Signed in as:
Signed in as:
This is an edited compilation of all 10 episodes of the Mountain Folk Video Guide. Shot at multiple locations throughout the Southeastern US and hosted by John Hood, author of the Revolutionary War-themed historical-fantasy novel, the show offers viewers a fascinating overview of the characters, themes, settings, and magical creatures that populate the exciting and fantastical world of Mountain Folk.
In this first episode, John Hood explores fairy-related folklore in cultures across the world. While differing in some details, traditions about fairies have many common elements. That’s just a coincidence, surely. Isn’t it?
Shot at Hanging Rock State Park, this episode of John Hood’s video guide explores the role that mountains play as settings for the story of Mountain Folk — and in epic fantasy more generally.
In this third episode of the video guide, filmed at Kings Mountain, John Hood describes that engagement as well as other Revolutionary War battles depicted in Mountain Folk, such as Germantown and Yorktown.
Author John Hood talks about magical monsters such as the Wampus Cat, the Tatzelwurm, and the Jersey Devil. This episode was filmed at the Cryptozoology and Paranormal Museum. In Mountain Folk, fairy nations track monsters and then deploy hunting parties to capture or slay them.
In this episode, shot at the reconstructed Tryon Palace in New Bern, NC, John Hood looks at historic homes featured in the novel, including Thomas Jefferson’s Monticello, George Washington’s Mount Vernon, Daniel Boone’s log cabins, and the traditional homes and council houses of the Cherokee.
Shot in front of a historic home in Bath, NC, where one of America‘s first libraries was established, this episode explores a key plot point. The human characters who can see through the magical disguises of fairy folk all happen to love reading books with fantastical or mythological elements.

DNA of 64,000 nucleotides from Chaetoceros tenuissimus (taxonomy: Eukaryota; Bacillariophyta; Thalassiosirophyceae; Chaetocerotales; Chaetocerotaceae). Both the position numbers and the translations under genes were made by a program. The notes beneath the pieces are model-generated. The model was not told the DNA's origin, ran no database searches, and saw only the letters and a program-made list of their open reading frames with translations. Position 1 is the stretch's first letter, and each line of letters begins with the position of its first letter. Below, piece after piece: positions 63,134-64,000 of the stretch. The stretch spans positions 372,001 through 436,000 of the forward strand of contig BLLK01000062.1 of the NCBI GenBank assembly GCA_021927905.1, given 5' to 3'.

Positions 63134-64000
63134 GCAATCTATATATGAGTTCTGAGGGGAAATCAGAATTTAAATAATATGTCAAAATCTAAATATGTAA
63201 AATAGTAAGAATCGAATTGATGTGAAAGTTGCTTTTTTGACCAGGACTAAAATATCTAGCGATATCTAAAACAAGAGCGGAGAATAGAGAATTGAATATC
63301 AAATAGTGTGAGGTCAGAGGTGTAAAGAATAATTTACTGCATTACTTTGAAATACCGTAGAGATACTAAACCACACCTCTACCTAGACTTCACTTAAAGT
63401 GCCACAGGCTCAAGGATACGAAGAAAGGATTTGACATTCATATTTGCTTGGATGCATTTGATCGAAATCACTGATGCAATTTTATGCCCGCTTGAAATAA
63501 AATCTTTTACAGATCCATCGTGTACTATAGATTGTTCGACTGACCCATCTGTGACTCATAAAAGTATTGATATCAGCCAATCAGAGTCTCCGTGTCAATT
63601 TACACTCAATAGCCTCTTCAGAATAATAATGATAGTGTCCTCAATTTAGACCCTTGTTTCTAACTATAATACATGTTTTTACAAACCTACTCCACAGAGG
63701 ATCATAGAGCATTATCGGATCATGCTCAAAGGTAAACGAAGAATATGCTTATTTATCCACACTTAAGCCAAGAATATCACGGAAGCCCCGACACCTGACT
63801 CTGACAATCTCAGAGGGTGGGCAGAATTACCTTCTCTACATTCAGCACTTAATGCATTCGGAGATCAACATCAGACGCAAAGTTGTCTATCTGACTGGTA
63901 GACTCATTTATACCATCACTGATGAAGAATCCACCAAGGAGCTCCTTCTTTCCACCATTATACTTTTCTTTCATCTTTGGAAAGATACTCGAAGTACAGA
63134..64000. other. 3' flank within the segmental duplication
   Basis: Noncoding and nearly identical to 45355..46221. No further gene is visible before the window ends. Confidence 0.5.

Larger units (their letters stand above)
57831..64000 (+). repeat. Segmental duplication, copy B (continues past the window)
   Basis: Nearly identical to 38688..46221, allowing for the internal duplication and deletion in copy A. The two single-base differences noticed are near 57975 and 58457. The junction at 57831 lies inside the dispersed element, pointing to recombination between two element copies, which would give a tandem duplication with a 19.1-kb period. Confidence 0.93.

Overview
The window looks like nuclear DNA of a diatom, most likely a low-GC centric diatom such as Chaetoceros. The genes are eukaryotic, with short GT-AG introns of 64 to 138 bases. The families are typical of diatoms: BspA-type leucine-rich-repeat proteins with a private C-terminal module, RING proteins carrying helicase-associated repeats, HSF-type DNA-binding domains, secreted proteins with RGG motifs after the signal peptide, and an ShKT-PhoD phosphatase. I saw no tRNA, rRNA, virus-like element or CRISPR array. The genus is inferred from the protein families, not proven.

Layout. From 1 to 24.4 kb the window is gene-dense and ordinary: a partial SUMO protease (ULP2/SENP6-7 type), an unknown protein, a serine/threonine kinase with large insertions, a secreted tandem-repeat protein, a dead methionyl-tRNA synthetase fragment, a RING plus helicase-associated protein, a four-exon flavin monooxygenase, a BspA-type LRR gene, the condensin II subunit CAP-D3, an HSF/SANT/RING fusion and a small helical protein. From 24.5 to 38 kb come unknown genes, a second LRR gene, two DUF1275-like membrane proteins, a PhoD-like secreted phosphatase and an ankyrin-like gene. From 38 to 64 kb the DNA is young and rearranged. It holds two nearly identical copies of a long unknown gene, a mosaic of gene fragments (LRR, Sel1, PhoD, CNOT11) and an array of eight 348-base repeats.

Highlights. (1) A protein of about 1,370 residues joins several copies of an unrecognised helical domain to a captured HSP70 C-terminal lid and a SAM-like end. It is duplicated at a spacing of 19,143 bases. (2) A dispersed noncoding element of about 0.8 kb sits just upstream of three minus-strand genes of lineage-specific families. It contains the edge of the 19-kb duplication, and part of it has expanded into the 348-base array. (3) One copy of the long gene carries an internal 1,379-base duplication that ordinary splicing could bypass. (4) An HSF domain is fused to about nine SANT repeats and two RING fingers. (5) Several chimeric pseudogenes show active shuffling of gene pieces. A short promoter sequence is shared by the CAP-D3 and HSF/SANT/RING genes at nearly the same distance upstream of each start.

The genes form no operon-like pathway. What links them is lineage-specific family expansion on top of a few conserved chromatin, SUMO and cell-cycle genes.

Shot at Boone’s Cave Park, this episode profiles frontiersman Daniel Boone, Revolutionary War General Peter Muhlenberg, and Cherokee heroine Nanyehi. They are all point-of-view characters and real people. But as storytellers embellished their adventures, they became legendary heroes.
Shot in front of the reconstructed Fort Dobbs, a French and Indian War site, this episode shows author John Hood talking about the quirky accidents and seemingly minor decisions that so often shape the course of history. In the world of Mountain Folk, these twists of fate can have magical explanations. . .
Shot in front of one of the oldest surviving church buildings in the South, this episode explores the religious themes in Mountain Folk. One main character, Peter Muhlenberg, is a minister-turned-general. Others quote scripture or pray for divine guidance as they pursue peace and justice in early America.
Now that Mountain Folk has been released, this episode explains why John Hood wrote the book — and explores the most-important setting of Mountain Folk, the fairy village magically concealed atop North Carolina’s Pilot Mountain.